What is particularly interesting, though, is that even with racks of the most collectable and cutting-edge gear, a large number of mix engineers deliberately seek out old consumer-level boxes from companies such as Alesis, Boss, Digitech, Ensoniq, and Zoom. The undisputed champion in this arena has to be the Alesis Quadraverb, which holds its head high in the studios of Jerry Boys, Glen Ballard, Marius DeVries, Spike Stent ("highly recommended"), and many others. "It's not a Lexicon 480L," admits Ballard, "but there's a couple of things in here which I really like, and I hate to throw stuff out if I have to go find it again on eBay five years later."

Golden Oldies

But what about reverb plug-ins? Well, what I found is that, despite rooting through every SOS interview until the end of 2007, I only found about a dozen mentions of specific software reverbs, and most of the top pros still seem to prefer the hardware options. Jason Goldstein offered a possible explanation in SOS April 2007: "Only during the last year have the plug-in manufacturers finally come up with good-quality in-the-box reverbs. If your reverb is not of good enough quality, it muddies the whole record up, and you may not realise it until it is too late... I felt that a lot of plug-in reverbs sound like an effect. But you can now throw tons of TC [Electronic] VSS3 plug-in reverbs on things, and it will just feel bigger."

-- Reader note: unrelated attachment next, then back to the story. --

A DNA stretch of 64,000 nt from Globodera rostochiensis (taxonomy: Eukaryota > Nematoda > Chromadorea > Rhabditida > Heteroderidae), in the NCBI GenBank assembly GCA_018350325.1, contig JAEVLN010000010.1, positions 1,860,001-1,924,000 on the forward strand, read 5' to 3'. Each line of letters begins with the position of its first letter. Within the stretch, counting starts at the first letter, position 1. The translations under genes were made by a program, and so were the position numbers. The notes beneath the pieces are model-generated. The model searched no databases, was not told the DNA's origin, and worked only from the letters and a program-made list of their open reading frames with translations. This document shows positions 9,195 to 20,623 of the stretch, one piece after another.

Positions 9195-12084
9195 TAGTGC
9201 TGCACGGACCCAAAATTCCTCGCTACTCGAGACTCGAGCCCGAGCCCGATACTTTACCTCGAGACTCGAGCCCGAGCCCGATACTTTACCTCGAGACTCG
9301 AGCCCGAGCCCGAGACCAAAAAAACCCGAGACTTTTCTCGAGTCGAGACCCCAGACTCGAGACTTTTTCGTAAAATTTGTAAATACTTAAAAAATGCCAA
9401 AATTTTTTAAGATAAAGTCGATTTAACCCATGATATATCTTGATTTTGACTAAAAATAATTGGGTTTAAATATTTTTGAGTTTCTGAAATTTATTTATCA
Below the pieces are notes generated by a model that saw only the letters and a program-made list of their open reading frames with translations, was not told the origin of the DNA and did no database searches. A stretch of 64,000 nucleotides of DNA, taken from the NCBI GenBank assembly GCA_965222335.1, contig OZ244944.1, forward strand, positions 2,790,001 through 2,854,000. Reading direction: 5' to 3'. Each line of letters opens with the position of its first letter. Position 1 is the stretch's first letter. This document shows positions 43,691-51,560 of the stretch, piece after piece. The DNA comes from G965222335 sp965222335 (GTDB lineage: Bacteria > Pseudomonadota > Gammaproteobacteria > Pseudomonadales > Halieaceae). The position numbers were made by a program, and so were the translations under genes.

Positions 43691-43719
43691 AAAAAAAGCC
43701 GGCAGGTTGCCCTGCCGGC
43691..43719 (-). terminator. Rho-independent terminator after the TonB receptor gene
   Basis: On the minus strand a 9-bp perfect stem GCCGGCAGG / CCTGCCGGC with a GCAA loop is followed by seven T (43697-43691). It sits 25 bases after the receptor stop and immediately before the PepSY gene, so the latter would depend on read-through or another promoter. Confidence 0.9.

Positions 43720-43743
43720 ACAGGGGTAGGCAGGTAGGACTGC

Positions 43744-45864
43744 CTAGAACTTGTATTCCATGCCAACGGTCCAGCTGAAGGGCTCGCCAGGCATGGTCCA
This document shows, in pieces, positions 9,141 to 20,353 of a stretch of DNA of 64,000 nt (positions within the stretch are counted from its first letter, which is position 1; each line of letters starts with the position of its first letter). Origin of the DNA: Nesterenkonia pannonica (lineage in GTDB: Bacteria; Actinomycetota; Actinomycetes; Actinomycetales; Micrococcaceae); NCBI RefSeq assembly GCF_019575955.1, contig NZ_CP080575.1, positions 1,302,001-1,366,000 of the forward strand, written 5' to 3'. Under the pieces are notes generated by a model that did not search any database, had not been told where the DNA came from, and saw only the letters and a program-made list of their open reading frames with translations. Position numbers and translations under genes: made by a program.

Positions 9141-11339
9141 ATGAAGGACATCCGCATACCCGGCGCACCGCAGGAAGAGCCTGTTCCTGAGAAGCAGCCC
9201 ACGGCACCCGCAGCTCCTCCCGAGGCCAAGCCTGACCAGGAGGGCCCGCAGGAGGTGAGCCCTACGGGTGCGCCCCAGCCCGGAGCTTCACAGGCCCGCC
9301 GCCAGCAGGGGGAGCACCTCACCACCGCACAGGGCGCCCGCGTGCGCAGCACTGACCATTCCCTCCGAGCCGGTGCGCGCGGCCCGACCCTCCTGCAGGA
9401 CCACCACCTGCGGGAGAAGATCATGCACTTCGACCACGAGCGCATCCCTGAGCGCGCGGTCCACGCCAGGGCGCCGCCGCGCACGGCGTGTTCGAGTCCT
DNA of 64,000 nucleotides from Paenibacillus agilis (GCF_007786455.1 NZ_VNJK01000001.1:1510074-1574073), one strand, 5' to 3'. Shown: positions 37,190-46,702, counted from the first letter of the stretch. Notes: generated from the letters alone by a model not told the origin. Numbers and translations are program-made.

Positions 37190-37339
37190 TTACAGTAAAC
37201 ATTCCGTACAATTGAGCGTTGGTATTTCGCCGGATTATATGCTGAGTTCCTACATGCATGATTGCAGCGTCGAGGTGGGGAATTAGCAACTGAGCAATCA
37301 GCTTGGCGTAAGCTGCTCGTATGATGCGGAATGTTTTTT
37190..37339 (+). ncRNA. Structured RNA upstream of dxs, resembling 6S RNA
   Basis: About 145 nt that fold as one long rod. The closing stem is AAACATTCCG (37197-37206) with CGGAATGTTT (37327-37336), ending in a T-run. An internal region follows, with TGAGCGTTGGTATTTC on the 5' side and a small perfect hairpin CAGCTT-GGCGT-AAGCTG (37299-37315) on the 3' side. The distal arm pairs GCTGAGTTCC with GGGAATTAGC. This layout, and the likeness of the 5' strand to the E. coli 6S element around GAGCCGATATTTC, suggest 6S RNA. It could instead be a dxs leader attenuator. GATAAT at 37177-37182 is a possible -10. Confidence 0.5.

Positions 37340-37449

This can only be part of the explanation, though, because there's also a definite preference amonst many of the top names for specific vintage reverbs. Justin Niebank isolates another factor at work: "When you use reverb and effects like that, you want to stay out of the way of the vocal. The vintage gear actually helps you achieve this goal because the older stuff doesn't have the same degree of frequency response as some of the newer high-end signal processors. Thus, the reverb doesn't cover the entire spectrum of the track."

Mitchell Froom also finds the stereo nature of modern reverbs distracting, preferring to use a plate or a spring very sparingly instead. "In general I don't like bright, sizzly digital reverbs, particularly if there's more than one going on at the same time. They're usually in stereo as well, and things start happening to music that you can't even anticipate. You get huge amounts of clatter and jitter with all these reverbs clashing with each other, and the tone of the instrument itself is lost."